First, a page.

Oak and Iron is the third game from Firelock Games. Set within the age of piracy, you take to the seas controlling fleets to battle your opponent and attempt to sink them to the bottom of the ocean.
Cracking open the box to see what’s inside, I have high hopes for the game. I thoroughly enjoyed playing Black Seas, which has lead me down the rabbit hole of naval wargaming.
Looking at the contents we have everything you’d expect. Dice, tokens and 2D scenery are all here, the card stock is also nice and clean cut. There is even a paper mat, allowing you to start playing even more swiftly. Being able to play Oak and Iron right out of the box is one of the absolute joys of the game. The ships hulls come in one piece and you just need to stick the masts into the hulls. Before you know it, you’re ready to catch the wind and head off for to sink your foes!
Some of the card stock has a fair amount of wasted space incluced, which is a shame. Whilst not essential, getting a few extra tokens on them to reduce the wastage seems like it would have been a fairly sound idea.
With a small quick-start game suggested, the basic rules are straightforwardly laid out. At the start of each section there is a ‘new terms introduced’ component. This will certainly support newer players as all the jargon is bunched together with concise explanation. Throughout the rules there are lots of simple-to-follow examples showing the rules as you read through, along with diagrams.
Each phase of the turn is explained in detail for the basic quick-start game. The section that follows that is the advanced rules containing such shenanigans as formations and colliding with other in-game objects. It also introduces weather and other terrain features.
Oak and Iron is a miniatures game. Thus, no miniature game is complete without a whole bunch of new plastic to paint. Included in the starter set are 6 different ships. Whilst not a massive amount by comparison with other sets, there’s enough to field either two smaller forces or one larger force. The base points of the ships come to 63 points but with the addition of a few admirals and some upgrades, you could easily get to the 100 point limit for skirmish games. For anything larger than that you will need to get your hands on some expansions.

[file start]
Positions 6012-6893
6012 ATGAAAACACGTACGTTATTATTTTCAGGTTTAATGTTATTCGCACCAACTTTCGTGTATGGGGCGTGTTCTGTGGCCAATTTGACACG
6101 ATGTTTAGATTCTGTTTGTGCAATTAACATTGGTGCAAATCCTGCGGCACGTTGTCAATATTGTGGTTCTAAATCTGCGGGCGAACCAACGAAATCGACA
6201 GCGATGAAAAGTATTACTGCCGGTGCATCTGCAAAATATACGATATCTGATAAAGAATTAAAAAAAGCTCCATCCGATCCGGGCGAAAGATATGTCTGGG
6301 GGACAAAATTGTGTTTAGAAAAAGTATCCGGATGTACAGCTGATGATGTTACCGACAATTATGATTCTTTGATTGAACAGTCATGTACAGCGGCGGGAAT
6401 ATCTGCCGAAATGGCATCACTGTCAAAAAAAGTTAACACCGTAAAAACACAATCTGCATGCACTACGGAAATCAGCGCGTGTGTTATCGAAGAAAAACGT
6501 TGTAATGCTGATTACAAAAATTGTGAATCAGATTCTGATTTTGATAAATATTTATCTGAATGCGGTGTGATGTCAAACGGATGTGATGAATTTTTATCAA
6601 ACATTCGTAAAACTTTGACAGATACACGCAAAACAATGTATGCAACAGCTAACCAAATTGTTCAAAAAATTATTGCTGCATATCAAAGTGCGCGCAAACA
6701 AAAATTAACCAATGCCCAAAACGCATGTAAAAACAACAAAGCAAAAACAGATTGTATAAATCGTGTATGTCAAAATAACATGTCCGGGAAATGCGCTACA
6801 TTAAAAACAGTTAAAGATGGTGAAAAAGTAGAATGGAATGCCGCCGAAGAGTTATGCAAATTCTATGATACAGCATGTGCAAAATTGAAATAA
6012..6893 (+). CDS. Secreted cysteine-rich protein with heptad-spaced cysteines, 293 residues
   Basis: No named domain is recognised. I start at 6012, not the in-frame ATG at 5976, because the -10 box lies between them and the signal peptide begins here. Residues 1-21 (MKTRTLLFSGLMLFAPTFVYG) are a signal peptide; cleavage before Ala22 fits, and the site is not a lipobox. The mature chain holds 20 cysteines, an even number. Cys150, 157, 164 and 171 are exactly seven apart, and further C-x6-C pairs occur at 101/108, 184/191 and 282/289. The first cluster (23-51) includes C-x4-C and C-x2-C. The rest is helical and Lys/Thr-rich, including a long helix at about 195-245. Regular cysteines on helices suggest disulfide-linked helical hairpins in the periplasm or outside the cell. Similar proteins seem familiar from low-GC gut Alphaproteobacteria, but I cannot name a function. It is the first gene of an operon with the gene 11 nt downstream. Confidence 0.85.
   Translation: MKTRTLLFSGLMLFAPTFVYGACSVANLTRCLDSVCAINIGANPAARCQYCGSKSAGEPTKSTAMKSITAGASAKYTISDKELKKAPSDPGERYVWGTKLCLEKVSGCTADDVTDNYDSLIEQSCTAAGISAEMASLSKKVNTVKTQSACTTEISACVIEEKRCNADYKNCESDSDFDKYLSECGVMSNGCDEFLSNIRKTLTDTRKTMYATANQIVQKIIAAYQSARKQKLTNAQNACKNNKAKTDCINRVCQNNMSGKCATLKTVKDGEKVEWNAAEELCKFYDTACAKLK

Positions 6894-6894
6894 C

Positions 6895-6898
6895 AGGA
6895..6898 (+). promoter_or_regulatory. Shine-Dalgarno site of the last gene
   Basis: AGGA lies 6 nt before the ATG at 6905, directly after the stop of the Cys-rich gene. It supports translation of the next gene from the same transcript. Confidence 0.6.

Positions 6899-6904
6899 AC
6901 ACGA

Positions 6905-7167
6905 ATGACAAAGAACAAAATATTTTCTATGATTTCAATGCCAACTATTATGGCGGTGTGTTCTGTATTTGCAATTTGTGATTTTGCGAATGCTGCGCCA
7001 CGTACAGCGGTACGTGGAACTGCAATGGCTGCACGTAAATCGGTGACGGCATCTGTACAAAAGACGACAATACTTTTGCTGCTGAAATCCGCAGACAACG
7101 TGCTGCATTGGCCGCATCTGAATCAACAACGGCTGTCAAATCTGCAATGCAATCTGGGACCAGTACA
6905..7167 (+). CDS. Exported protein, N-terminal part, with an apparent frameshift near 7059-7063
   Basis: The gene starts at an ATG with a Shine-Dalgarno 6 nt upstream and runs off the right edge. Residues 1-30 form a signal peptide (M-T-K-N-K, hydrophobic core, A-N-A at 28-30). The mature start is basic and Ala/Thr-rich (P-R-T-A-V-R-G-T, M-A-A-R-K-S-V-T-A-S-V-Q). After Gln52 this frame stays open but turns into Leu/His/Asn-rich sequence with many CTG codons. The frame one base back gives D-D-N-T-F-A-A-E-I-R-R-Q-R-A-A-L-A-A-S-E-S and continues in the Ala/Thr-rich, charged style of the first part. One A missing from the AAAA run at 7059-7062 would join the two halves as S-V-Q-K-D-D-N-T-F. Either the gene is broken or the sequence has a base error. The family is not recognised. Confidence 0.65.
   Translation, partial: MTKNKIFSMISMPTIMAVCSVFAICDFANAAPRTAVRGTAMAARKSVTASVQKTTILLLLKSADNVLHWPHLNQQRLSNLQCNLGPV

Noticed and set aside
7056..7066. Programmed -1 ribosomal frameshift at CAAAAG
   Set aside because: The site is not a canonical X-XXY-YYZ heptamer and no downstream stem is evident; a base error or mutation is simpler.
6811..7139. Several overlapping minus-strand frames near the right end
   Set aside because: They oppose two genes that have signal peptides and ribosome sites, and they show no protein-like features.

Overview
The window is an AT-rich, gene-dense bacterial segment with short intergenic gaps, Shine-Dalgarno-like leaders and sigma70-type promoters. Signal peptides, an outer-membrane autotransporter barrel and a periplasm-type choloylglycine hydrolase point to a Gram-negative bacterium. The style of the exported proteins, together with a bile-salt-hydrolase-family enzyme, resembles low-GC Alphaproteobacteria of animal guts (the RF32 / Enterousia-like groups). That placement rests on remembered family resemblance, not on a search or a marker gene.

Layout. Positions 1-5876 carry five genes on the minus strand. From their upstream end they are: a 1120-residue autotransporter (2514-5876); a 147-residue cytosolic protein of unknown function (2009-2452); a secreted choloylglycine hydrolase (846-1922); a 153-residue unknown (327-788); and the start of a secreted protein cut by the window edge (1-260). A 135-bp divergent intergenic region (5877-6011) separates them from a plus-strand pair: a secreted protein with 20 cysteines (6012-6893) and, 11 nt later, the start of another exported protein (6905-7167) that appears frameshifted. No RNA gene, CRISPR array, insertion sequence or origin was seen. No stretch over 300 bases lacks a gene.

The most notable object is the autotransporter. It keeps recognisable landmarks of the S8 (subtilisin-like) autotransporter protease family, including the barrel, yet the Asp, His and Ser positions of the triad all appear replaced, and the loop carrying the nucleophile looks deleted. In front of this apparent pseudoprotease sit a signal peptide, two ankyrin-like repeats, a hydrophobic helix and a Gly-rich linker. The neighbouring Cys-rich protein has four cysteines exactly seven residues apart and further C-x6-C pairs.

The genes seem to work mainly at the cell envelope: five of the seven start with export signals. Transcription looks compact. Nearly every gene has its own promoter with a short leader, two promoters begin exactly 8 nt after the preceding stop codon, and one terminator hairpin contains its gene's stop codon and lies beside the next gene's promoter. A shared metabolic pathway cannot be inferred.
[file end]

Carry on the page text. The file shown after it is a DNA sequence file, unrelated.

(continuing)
The models look good, they aren’t as detailed as some of the other ships available from other manufacturers. However, and this is a big however, they come almost fully assembled! In fact, if you forgo the masts, which you only need push in the corresponding hole on the hull, they are ready to play straight out of the box. The bases that come with the game have everything you need on them and are even “one size fits all”. Having a large Galleon sitting alongside a small sloop on the same size base takes a little getting used to but is nothing that most gamers cannot overcome.
Games are reasonably straight forward and are easily enjoyable and comfortable after a few games under your belt. In fairness, I would quite like to see how the bigger games play out by comparison! The back of the rulebook has a fairly comprehensive quick reference section which is handy mid-game. All of this accompanied by the well-laid out rulebook makes playing a game of Oak and Iron both enjoyable and accessible. There’s something here for both beginners and those slightly more seasoned should they be willing to invest in more vessels.
You can pick up a copy now from Firelock Games.
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